Thanks for that. This paper (below) cites my work
on the mimicry of Wattlebirds by the Regent Honeyeater. That is, it mentions my
1992 ABW paper but not the 1994 ABW paper that has more analysis of the issue.
Suffice to say that I believed at the time I first heard it (3-9-1974) that
the fact that the Regent Honeyeater makes calls almost identical to the Red
Wattlebird (when associating with it) was a sign of close relationship. The idea
of mimicry was suggested to me by someone else and over the years I collected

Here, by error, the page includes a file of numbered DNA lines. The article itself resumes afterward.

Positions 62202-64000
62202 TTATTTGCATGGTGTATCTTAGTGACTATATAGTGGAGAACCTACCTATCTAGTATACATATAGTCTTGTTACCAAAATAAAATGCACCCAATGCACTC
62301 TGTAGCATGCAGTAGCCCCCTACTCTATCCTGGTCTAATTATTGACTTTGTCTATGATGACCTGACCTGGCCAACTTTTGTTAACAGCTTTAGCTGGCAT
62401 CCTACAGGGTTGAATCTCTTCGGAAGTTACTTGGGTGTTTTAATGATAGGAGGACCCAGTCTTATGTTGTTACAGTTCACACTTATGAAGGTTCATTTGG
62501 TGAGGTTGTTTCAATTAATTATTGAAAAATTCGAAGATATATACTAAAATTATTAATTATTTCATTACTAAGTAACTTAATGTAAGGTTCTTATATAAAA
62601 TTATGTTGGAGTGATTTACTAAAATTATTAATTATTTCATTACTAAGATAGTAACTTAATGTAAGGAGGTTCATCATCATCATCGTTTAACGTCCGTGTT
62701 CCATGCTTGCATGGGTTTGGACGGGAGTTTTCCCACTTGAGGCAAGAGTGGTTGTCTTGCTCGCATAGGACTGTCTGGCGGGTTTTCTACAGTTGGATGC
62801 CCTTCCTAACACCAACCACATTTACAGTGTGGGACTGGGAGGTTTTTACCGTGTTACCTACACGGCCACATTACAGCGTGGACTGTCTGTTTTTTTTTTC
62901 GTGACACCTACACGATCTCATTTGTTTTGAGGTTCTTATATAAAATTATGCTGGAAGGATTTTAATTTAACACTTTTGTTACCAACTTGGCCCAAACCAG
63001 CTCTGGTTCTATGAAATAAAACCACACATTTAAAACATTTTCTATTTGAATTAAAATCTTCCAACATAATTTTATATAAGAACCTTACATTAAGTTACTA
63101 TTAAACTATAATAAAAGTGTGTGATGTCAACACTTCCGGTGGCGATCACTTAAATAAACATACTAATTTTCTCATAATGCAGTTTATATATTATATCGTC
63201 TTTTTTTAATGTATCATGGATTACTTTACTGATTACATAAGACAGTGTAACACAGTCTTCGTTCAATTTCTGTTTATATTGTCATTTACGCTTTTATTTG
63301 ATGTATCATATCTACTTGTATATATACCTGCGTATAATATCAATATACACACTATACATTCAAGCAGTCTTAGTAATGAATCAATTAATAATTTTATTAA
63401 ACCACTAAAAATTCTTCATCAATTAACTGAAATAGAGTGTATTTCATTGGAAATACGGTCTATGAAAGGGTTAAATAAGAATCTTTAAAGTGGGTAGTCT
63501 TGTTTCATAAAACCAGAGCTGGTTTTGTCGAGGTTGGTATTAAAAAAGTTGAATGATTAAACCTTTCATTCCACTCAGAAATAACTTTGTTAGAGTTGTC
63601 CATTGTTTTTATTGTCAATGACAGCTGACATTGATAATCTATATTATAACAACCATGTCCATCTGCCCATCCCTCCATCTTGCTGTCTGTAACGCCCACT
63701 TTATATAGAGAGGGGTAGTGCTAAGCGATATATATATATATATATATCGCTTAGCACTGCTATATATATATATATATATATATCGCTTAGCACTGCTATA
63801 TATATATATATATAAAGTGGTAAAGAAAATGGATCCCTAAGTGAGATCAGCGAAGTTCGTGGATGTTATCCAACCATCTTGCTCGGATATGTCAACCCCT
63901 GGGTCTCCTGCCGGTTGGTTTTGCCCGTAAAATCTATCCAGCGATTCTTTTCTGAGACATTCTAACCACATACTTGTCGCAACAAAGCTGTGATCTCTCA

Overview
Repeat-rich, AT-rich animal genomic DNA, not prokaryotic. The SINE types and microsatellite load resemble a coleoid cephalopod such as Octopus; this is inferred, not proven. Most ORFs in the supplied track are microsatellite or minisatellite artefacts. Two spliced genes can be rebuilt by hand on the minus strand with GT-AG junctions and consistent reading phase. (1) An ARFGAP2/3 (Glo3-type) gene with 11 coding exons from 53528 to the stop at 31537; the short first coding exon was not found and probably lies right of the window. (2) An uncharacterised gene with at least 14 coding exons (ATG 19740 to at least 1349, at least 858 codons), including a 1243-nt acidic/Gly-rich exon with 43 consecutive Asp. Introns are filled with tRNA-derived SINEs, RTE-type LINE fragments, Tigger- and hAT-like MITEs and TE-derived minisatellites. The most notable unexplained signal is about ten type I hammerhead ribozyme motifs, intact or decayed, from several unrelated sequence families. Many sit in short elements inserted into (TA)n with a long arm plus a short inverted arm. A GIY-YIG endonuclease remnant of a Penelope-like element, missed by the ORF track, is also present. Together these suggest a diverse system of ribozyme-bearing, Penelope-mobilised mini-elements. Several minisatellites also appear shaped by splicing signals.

evidence and followed through on this and have put forward a suggestion about
possible adaptive significance of the behaviour. I am of the opinion that the
behaviour is mimicry in the true sense of the word, not just copying and yet the
capacity to do that behaviour is strongly based on evolutionary connection of
the Regent Honeyeater to those other species.
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